IBM recently released new SAN Volume Controller (SVC) and Storwize V7000 storage system hardware and software.
New SVC DH8 (Gen8) hardware
IBM has introduced a new, 2U version of their SVC controller node hardware that provides more than twice the CPU compute (6-cores to 16 cores), 3 times the I/O slots, 6 times the local SSDs, and 2.5 times the memory of previous SVC controllers. The DH8 sports 8-core Xeon 2.6Ghz E5-2650v2 CPUs with up to 64 GB of IO cache per node. Each node offers Gen3 PCIe with up to 3 host interface cards per node with multiple quad-port 8Gpbs FC or a single quad port 10GbE CNA card for iSCSI or FCoE.
As you may recall, the previous hardware (CG8) supported real-time data compression (RtC). The DH8 now supports optional hardware Compression Acceleration cards using Intel QuickAssist Technology. The DH8 can have up to 2 Compression Acceleration cards per node. IBM suggests using 2 Compression Acceleration cards when the normal data working set > 32TB. We presume IBM has some tools to help determine the normal data working set. To use RtC one must install the optional 2nd CPU with an additional 32GB of cache bringing the total CPU cache to 64GB.
The new DH8 also uses 12Gpbs dual-ported, SAS for its dedicated SSDs. Moreover, the DH8 now supports up to 192 dedicated SSDs, (up to 48 attached to each pair of nodes). The SSDs are available in 2U drive expansion enclosures with 24 SSDs each.
The item that received the most cheers at IBMEdge2014’s review of new SVC updates was the new integrated redundant battery in the DH8. This eliminates the need for a UPS. With the new DH8 being a 2U controller node, the elimination of a UPS ends up with the same rack space for the SVC configuration (previously, the node and UPS were each 1U).
New SVC DH8 performance
With RtC active and best case compression (pseudo random workload, 65% compression), the CG8 was able to perform 50K read miss IOPS, 16K write miss IOPS and 40K 70:30 read:write miss IOPS while the new DH8 can do 175K, 115K and 149K IOPS respectively. For throughput, the previous generation CG8 provided 1400 MB/sec read miss and 720 MB/sec write miss while the new generation DH8 supports 2,266 MB/sec read miss and a surprising 2,650 MB/sec write miss. When asked why the DH8 write miss throughput was so high, the answer the CG8 was waiting on data compression and with the new Compression Acceleration cards on the DH8 this is no longer an issue.
With no compression active the Cache read IOPS (read-hits) went from 900K IOPS on the CG8 to 1150K IOPS and cache write went from 300K to 500K IOPS. As for miss activity read misses went from 240K IOPS to 700K IOPS and write misses went from 50K IOPS to 200K IOPS.
New Storwize V7000 (Gen 2) hardware
The new V7000 Gen2 hardware was also updated and doubles the processing cores with a new 8-Core Xeon 1.9GHz E5-2628L v2 CPUs with 32GB of cache per node. The new V700 also has an integrated, on-board Compression Acceleration card but also offers another optional Compression Acceleration card. The V7000 Gen 2 provides two host interface card slots which can support two quad-port FC 8Gbps host interface cards or one FC card with a new quad-port 10 GbE card for FCoE, iSCSI or IP replication. Also the integrated battery in the Gen2 V7000 is now contained in the PSU. The new V7000 also includes Gen 3 PCIe and 12Gbps SAS for faster system throughput.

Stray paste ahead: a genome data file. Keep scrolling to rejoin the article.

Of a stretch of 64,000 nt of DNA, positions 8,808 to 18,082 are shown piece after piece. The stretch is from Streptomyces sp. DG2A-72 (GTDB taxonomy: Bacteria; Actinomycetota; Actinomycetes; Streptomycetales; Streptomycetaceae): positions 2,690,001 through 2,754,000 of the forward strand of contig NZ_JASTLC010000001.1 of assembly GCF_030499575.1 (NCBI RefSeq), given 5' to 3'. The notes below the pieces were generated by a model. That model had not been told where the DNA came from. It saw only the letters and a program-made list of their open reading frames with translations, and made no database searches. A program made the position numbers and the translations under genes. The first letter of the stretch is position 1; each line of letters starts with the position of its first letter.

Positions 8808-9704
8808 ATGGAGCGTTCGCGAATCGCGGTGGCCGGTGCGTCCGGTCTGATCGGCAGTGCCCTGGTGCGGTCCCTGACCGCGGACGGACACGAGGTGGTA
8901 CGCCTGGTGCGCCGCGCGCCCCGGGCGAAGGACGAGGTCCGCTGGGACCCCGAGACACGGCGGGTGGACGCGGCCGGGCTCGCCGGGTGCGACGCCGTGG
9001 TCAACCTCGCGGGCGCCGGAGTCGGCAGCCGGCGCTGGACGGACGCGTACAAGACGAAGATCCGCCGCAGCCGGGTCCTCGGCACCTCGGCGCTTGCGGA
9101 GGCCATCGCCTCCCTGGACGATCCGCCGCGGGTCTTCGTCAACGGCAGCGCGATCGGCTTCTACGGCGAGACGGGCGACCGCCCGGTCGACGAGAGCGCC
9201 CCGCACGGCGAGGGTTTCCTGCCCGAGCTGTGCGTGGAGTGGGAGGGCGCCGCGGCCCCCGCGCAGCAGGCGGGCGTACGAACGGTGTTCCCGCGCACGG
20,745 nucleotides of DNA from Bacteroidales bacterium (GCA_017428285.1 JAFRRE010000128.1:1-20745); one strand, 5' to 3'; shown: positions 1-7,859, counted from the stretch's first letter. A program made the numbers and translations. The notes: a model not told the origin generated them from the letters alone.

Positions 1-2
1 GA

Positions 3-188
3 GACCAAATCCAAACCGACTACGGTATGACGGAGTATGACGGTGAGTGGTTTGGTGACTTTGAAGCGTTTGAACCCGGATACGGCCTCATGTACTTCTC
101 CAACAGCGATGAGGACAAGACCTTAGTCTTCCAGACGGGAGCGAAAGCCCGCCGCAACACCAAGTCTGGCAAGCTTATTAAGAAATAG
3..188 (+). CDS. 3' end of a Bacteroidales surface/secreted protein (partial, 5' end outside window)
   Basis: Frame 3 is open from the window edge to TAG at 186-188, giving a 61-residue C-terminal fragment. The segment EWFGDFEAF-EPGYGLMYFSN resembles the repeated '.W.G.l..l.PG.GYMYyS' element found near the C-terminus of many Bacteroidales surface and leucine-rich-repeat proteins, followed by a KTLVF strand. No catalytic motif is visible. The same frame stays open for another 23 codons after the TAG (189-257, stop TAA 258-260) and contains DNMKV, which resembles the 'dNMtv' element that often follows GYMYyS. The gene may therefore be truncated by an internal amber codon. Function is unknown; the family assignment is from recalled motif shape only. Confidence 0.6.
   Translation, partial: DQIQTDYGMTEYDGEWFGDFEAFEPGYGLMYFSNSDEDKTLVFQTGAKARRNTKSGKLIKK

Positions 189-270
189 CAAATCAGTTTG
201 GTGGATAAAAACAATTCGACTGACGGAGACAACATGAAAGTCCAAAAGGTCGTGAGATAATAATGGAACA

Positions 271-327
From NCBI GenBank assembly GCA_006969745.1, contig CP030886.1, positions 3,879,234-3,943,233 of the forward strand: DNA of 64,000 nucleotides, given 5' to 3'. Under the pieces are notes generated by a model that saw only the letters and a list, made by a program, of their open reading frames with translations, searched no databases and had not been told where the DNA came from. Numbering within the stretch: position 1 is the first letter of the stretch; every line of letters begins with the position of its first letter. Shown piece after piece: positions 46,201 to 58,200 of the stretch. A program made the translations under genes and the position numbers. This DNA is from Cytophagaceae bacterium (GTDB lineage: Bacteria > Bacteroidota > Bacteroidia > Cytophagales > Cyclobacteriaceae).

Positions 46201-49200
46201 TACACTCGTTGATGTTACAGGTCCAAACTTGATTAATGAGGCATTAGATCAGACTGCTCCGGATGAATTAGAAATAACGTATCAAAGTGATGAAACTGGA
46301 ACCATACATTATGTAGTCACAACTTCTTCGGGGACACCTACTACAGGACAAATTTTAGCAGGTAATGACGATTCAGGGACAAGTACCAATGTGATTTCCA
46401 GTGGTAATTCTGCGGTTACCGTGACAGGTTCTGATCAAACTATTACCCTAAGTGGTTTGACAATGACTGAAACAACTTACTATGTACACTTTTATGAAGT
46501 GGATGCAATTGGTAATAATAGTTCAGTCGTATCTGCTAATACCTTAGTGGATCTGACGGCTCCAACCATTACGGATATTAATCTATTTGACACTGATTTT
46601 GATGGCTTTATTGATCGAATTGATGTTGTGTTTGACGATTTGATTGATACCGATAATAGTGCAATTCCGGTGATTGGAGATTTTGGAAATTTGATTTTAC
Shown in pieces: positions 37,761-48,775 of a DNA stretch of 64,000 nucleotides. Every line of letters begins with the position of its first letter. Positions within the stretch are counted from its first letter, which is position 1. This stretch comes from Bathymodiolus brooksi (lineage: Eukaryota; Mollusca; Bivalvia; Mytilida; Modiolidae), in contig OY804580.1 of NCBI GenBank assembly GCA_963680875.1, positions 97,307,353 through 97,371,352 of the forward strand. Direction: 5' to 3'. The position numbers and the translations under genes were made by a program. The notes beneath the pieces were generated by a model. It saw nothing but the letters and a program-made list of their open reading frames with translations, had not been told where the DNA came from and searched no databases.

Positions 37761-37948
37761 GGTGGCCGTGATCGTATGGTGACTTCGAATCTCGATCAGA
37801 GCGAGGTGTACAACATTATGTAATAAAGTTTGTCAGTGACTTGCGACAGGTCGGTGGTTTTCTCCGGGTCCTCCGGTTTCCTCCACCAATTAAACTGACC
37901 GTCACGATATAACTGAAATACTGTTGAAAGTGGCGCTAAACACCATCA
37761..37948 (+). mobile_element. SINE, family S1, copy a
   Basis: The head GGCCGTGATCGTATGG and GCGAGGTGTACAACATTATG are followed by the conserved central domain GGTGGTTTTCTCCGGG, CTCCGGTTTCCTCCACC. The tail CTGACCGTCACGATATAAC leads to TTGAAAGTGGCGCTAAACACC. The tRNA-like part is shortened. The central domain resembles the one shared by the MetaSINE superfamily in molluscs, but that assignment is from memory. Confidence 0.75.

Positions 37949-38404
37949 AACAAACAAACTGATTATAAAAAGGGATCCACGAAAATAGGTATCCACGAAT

Storwize V7000 performance has improved significantly as well. Without compression, read hits went from 700K to 900K IOPS, write hits went from 200K to 300K IOPS, read miss went from 130K to 240K IOPS and write miss went from 29K to 50K IOPS.
New 7.3.0 software enhancements
Aside from all the new hardware above, new software was also released for SVC and all Storwize systems. The new software includes Easy Tier3 with support for 2 or 3 storage tiers and automatic IO balancing within a storage pool. The 7.3.0 software includes new dual layer cache support that better manages cache to improve sequential look ahead, destage and other caching IO activity. The new Storwize software also offers more drive expansions for both the V5000 and V3700, now supporting up to 9 drive expansions each.
All in all, we would have to say a pretty extensive update to SVC and Storwize system hardware. The improvements in performance are also impressive across the board.
The new RtC hardware is pretty interesting as it removes almost all the burden of data compression from the IO path. We have long been a proponent of data compression but only if it doesn’t impact IO access or latency. In the past this could only be done with special purpose data compression hardware in the data path. With the help of Intel, IBM seems to have solved this problem nicely by using standard off the shelf hardware and their proprietary real-time compression software.
The software changes aren’t nearly as impressive but there’s probably more than meets the eye with the new dual layer caching enhancements, and the update to the latest Easy Tier functionality will help as well.
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Silverton Consulting, Inc. is a Storage, Strategy & Systems consulting services company, based in the USA offering products and services to the data storage community.